Dancing Cheek to Cheek

At my age I will do anything for fun.  Her Indoors and I tip up at a nearby village to
entertain a crowd of crumblies.  This courtesy of our friends Su and
Alan – she lovely and kind and interesting; he a witty, talented and
curmudgeonly Welshman; both of them very community minded.

Actually the main attraction is our other friends, Pat and  (another)
Alan – she a smling, lively, funny Liverpudlian; he a puckish former
chef and TV documentary producer.  Both over 70, they while away their
hours promoting their new sport of Guerilla Bandstand Dancing (see http://www.google.co.uk/search?hl=en&q=patandalandancing&meta), and
doing dance demos and lessons.  This can land them in odd places.  Tomorrow they are at a prison for geriatrics, where they
will be teaching elderly murderers and sex offenders to hand jive and
barn dance.

As we arrive at the community centre, the old dears are playing bingo
and we look down on them through a squint from an upper room as
Christians might have watched a pride of comfortable lions discussing
the culinary merits of eating Nestorians in preference to Athanasians.

On with the motley, and Pat and Alan dance a nice West Coast Swing, mirroring a
video of their doing the same in a Liverpool bandstand, which is
flashed on the wall.  In general, however, the old ladies prefer the tea and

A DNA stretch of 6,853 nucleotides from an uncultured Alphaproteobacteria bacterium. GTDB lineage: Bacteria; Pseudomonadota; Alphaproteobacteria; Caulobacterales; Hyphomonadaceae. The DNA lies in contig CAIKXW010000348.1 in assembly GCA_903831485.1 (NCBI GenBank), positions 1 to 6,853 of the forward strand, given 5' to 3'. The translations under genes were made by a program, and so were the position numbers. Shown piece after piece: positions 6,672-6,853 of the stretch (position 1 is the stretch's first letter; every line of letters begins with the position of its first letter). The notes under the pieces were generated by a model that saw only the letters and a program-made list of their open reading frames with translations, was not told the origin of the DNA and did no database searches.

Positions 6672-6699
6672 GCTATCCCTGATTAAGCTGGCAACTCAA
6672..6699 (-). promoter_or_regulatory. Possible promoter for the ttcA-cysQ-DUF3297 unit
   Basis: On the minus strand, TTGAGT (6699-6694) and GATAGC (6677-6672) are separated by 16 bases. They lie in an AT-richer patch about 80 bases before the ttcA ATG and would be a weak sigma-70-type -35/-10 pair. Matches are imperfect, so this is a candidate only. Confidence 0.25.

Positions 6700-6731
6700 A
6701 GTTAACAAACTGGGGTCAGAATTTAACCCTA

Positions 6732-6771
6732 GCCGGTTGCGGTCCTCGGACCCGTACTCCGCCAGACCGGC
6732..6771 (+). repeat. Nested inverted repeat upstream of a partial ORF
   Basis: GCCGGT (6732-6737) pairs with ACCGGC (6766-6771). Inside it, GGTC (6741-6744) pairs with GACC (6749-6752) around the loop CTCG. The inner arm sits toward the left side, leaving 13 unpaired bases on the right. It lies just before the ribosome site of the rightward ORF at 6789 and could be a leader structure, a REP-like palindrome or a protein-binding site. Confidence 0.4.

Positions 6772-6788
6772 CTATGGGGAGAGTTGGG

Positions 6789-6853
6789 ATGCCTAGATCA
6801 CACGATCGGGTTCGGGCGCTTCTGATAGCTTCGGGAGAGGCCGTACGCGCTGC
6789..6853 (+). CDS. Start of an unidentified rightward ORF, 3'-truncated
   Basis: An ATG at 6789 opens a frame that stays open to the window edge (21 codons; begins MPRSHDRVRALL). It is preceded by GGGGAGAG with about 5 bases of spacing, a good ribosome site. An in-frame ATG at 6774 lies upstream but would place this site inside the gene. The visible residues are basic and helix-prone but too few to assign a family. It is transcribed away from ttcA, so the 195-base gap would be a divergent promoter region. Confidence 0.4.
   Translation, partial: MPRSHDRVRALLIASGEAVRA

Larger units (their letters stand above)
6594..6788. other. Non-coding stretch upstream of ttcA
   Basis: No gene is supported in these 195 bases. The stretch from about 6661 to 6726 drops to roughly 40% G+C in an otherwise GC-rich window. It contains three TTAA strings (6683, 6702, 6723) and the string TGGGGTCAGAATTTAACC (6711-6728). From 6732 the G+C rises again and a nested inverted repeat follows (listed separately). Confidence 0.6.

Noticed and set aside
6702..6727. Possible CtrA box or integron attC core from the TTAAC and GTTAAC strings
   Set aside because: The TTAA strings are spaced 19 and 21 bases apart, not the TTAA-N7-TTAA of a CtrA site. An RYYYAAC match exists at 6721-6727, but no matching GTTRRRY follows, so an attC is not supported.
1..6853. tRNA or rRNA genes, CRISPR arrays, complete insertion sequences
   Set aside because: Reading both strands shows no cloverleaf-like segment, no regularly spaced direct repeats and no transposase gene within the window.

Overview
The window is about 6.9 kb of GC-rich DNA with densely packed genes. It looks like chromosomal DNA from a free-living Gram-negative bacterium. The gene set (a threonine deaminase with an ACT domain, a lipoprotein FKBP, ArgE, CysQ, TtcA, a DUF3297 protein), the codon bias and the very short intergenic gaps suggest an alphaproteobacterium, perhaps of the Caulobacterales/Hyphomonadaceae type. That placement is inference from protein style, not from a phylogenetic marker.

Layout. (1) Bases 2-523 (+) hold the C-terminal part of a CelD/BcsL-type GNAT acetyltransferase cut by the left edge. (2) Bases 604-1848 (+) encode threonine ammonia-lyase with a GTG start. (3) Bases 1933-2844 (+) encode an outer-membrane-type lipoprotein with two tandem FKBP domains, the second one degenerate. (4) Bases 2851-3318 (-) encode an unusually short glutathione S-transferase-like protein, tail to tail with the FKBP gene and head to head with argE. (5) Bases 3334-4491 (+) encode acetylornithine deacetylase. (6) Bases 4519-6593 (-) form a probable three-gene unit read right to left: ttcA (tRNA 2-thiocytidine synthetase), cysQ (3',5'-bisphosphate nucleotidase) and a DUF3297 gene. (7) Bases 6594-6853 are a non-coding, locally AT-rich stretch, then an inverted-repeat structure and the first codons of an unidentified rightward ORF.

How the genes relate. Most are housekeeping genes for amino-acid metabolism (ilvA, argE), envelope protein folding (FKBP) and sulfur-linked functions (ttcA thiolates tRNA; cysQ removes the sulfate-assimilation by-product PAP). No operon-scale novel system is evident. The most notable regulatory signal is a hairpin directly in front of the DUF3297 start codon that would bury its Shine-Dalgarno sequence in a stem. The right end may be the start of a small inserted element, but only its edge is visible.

salmon sandwiches and cast a leery eye over their visitors in case they may be Jehovah’s Witnesses.  There follows a little more of the same, and
Shirley and I get on our feet and dance a foxtrot to Cheek to Cheek,
to some desultory clapping.

Finally it seems we have warmed the ladies up to a sufficient degree
that they join in a barn dance and a Charleston and finally a couple
of waltzes.  I dance with several of them and quickly realise from the
twinkle in their eyes that they are not to be trusted unsupervised
with a bottle of Baileys.  All is going swimmingly.

At this point, as the second waltz ends, an old lady pegs out.  Over she goes like a sack of flour and lies on the floor in a state of shock.  She is tended to and an ambulance is called, but it takes a half hour to arrive, during which time the patient remains on the floor.  As for the rest of the old ladies?  Well, they’ve made gravy during the Blitz and aren’t much fazed by anything.  So once it seems there’s nothing more to be done, they return to chat and sponge cake and a further round of tea.  There is general agreement that – notwithstanding a certain untoward incident – it has all been a great success, and can we come back next month?

Afterwards we return to Su and Alan’s, drink Pimms or shampoo in the garden and have dinner in the summer house, the evening being balmy.  We tell stories about our respective youths and the silly things we have done.  Pat and Alan speculate about what they are going to do to entertain their ancient murderers and sex offenders.